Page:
'86 Rabbit

A FANGirl's Forkstress of Solitude

Feminist Male College Graduate: Chapter 2

This is fun. Mr. Benjamin Wheeler has finished Chapter 2 of Twilight and has graciously blogged about it already.  I don’t know if there will be much room for discussion on my part this chapter as I agree with just about everything here. Let’s see how it goes. Sometimes I surprise myself. I am a wordy girl after all.

I think a tempting way to read this is with Charlie filling the role of the undomesticated male, and Bella filling the role of the domesticated woman, but I think that’s unnecessarily reductive.

I agree with you here; it is tempting. I think that is a huge reason why so many people are so willing to label The Twilight Saga as sexist, or as having set the feminist movement back decades. The sad part about that for me is that these people seem to think that being a housewife or stay-at-home mom is a bad thing. Personally, I think the feminist movement is about having choices, options. If it’s your choice to stay at home, then great. You have weighed the options for yourself and your family, and presumably came to the conclusion that staying home was the best choice. It was not having a choice that was the problem that started the movement, I believe. In other words, it wasn’t the belief that every woman should be in the workplace with men, but rather the belief that women should be allowed to work on equal footing with men.

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April 30, 2009 Posted by | Bella Swan, Stephenie Meyer, Twi-blogs, Twilight, Uncategorized | , , , , , , , | 2 Comments

Feminist Male College Graduate: Chapter 1

Mr. Benjamin Wheeler writes:

Immediately, Bella’s main female influence is a dependant woman with no apparent financial or personal agency. Without the masculine influence of Phil, she would not be able to support herself, either with money or with food. The most basic elements of her survival is dependent on a man’s benevolence, a man who will also thankfully be there to call when her mother inevitably gets lost. Serious red flag, noble readers, serious.

I suppose writing is a sort of double-edge sword. If you write realistic, or at least honest, characters, you get accused of possessing the same flaws as your characters. If you don’t, you get accused of being a no-talent hack with a penchant for writing stereo-types. You can’t please everyone. I’d prefer to err on the side of honesty, as I believe Stephenie Meyer has done. After all, as I’ve said before, if all characters are paragons of virtue, we’d have some pretty boring books. There would be no drama. Furthermore, this would be the literary version of self-esteem robbing magazine covers; everywhere we looked we would see perfection.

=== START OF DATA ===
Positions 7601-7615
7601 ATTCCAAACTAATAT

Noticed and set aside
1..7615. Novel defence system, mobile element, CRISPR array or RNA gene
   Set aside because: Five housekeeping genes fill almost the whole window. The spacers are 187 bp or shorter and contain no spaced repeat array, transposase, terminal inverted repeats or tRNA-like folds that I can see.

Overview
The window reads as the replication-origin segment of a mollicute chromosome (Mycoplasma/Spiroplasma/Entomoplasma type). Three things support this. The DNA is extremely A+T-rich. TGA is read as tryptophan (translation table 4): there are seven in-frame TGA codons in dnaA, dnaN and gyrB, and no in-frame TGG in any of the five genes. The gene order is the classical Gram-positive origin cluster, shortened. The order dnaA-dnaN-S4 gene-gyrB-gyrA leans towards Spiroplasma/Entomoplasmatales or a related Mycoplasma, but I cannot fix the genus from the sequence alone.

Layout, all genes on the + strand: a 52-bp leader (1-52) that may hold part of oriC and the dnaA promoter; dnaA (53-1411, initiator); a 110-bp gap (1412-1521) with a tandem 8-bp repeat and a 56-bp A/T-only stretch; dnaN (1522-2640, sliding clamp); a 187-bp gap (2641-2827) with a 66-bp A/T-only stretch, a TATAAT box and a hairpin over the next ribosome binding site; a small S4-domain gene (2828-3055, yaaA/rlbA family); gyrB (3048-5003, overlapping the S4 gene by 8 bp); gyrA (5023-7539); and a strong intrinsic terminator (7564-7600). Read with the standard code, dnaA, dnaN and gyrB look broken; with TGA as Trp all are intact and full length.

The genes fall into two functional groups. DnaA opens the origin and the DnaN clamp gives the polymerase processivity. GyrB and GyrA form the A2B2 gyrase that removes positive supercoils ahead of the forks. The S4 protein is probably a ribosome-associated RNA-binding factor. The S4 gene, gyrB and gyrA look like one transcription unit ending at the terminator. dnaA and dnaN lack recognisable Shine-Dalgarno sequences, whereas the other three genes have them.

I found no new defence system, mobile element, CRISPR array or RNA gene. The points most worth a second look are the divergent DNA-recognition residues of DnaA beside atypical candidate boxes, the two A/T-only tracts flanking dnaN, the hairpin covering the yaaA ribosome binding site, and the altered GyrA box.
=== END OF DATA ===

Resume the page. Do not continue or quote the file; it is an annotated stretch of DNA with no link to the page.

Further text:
In Chapter 1 of Twilight Bella describes her mother as loving, erratic, and hare-brained. She is admitting right off that Renee is flawed. Renee is a pretty dependent sort, without even realizing that she is, I think. That doesn’t mean that the books or the author are anti-feminist, as Benjamin described in his original post announcing he was reading Twilight. It merely means that we have an honest, flawed character. This gives Bella some back history. We now know that Bella grew up sort of caring for her mother. Indeed, she was moving to Forks, a place she hates, to further care for her mother by letting her have her newlywed time. Despite having a dependent role-model, Bella is already, at the tender age of 17, showing remarkable strength.

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April 30, 2009 Posted by | Uncategorized | , , , , , | 6 Comments